“The engineering was so good, there wasn’t anything remotely close in terms of business use, “ says Seitz, who met Beard when they both worked for the Tesla sales outlet at the Kenwood Town Centre. “We’ve both started companies in the past and it became apparent to us that there were advantages in the vehicle that the industry hadn’t take advantage of yet,” Seitz says.

What they’ve learned, Seitz says, “is that making something a little better isn’t good enough. It’s got to be 10 times better.”

Keith Johnson

Keith Johnson is bringing technology to the multibillion-dollar pet food market.

His three-year-old company, Petbrosia, is marrying the marketing efficiency of e-commerce with scientific algorithms to tailor premium food to enhance the well-being and development of dogs and cats.

The idea for Petbrosia grew out of his 18 years at Procter & Gamble Co., including a couple years at its former Iams pet food business, and his own entrepreneurial instincts. An engineer and marketer by training, Johnson went back to school to earn an MBA on weekends to hone his skills. “I knew if I started a business, I wanted a proper innovation background to make it viable.”

“What I saw at P&G was that the products that stand the test of time are those that are considered premium and have good equity in the hearts and minds of people,” he says.

Another thing he learned is that pets and babies are two things consumers love.

“Pets are something people just love to talk about on social media,” he says. “I knew that was an area that would be socially sticky and helpful from a marketing standpoint.”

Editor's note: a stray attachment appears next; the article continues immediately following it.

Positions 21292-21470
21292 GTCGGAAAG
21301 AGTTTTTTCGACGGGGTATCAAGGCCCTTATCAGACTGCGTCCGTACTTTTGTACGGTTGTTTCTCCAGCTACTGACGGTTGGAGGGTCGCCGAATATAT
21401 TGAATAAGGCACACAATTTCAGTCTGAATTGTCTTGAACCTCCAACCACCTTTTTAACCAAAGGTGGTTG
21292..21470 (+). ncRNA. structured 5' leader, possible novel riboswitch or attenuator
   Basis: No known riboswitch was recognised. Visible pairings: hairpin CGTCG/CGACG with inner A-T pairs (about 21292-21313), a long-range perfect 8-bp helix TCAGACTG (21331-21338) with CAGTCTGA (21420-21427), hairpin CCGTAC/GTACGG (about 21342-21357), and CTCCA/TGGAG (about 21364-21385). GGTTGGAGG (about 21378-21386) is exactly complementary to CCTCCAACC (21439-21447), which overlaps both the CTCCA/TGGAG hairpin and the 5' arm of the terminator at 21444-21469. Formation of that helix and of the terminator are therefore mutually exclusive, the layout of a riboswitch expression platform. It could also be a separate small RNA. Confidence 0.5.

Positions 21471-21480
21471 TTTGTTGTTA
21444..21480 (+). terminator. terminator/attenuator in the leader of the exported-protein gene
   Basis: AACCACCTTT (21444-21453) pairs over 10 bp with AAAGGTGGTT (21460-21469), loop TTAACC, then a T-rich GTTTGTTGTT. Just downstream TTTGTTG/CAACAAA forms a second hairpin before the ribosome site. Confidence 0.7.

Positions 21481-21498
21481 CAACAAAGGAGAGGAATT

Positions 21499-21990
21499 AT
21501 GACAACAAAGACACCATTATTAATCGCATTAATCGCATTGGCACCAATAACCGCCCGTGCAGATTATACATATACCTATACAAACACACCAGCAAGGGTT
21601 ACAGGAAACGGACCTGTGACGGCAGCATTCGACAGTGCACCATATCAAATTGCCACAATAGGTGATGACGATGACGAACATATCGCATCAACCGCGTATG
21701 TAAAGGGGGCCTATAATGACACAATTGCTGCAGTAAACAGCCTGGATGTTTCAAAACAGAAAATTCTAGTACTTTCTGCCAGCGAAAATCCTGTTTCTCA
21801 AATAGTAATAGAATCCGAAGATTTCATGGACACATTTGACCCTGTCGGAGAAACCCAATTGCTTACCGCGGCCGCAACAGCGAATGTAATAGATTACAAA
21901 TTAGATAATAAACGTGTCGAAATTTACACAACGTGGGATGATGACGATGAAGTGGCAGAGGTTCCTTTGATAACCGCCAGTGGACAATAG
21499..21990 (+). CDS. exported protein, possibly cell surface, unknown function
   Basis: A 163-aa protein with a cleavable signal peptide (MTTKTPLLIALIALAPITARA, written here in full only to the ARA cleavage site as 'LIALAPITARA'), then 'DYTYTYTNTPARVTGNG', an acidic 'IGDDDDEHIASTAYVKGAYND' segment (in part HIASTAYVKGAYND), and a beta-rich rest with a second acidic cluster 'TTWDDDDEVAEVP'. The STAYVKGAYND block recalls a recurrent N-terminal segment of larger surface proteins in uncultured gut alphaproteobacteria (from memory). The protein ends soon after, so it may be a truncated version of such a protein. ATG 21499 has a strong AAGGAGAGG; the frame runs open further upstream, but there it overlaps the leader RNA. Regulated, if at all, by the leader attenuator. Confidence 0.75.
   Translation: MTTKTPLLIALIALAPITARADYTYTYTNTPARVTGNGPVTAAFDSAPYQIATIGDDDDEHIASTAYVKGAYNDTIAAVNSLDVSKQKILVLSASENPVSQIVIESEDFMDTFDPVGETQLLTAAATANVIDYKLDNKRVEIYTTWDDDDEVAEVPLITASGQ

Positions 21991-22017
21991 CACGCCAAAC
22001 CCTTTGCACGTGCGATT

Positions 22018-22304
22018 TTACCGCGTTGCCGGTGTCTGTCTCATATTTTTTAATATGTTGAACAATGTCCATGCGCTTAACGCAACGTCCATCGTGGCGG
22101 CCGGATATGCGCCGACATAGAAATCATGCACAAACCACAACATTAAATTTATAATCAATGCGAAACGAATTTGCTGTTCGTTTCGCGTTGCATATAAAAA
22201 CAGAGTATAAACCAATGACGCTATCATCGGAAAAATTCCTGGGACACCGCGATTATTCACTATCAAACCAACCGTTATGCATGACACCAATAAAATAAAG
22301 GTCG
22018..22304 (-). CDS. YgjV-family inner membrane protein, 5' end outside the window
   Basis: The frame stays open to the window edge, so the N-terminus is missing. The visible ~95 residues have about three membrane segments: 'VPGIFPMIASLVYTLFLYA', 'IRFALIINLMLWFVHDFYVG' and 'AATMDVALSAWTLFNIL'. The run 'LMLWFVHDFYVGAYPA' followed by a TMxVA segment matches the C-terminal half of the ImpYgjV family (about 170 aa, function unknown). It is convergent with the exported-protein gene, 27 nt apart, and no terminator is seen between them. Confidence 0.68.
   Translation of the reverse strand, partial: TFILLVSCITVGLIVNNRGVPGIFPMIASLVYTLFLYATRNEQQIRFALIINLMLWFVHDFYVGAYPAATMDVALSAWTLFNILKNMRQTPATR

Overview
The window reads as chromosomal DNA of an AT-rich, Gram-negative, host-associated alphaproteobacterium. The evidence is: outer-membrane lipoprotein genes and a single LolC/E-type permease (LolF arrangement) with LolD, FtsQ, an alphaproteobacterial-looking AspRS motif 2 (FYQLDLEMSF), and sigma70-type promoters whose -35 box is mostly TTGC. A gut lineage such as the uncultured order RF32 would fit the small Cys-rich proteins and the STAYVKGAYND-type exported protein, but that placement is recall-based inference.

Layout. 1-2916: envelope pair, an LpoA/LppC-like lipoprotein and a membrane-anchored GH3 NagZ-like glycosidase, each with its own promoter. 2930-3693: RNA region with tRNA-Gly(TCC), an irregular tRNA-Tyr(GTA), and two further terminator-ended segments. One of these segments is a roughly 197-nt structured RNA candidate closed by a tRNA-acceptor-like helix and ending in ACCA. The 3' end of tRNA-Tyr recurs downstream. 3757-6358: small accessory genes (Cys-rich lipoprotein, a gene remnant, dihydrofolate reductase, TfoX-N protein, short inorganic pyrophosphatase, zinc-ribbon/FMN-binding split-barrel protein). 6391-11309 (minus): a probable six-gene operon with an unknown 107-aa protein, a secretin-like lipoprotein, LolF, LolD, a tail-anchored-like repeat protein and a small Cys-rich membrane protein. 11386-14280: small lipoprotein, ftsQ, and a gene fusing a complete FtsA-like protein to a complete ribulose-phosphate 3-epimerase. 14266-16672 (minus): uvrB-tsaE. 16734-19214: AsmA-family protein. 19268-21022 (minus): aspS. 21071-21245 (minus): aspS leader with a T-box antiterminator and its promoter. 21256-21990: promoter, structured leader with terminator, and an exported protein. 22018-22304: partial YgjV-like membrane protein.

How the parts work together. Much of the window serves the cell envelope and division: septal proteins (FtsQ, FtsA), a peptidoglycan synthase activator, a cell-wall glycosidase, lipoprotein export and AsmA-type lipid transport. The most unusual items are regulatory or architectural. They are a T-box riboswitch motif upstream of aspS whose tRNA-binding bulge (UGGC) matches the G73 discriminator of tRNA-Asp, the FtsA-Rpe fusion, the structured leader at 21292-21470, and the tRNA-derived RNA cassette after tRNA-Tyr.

He developed a proprietary process to tailor nutrition using all natural ingredients based on an individual pet’s weight, age and activity level. That customization is counter the approach of mass-market manufacturers, he says, who create one-size fit-all products to meet the demands of retailers.

But by marketing directly to consumers via social media, Petbrosia avoids that retail barrier to the market.

“We’re vertically integrated as marketer, retailer and manufacturer and can control the quality because we don’t have a distributor or retailer and provide more food for the price,” he says.

One of the things he’s learned about innovation is that it’s easier in a small organization than a big one.

“In a big company there are so many naysayers. That’s why they have a hard time innovating. It’s much easier to do in a small company.”

SyneRxgy Consulting
Sue Paul

A pharmacist for 24 years, Sue Paul thought there had to be a better way of dealing with the myriad medications seniors and heart patients take daily.

“All these people are getting out of the hospital and they take home a bag of medications, and they have a bag of medications at home already and the drug interactions are sending them back to the hospital because the medications don’t go together, or the patients aren’t clear on how to take them, or they aren’t taking them because they can’t afford them,” she says.

Working as a consultant for nursing homes, at local independent pharmacies, at Mercy Hospital and at a Coumadin clinic for heart patients, Paul saw the problem repeatedly.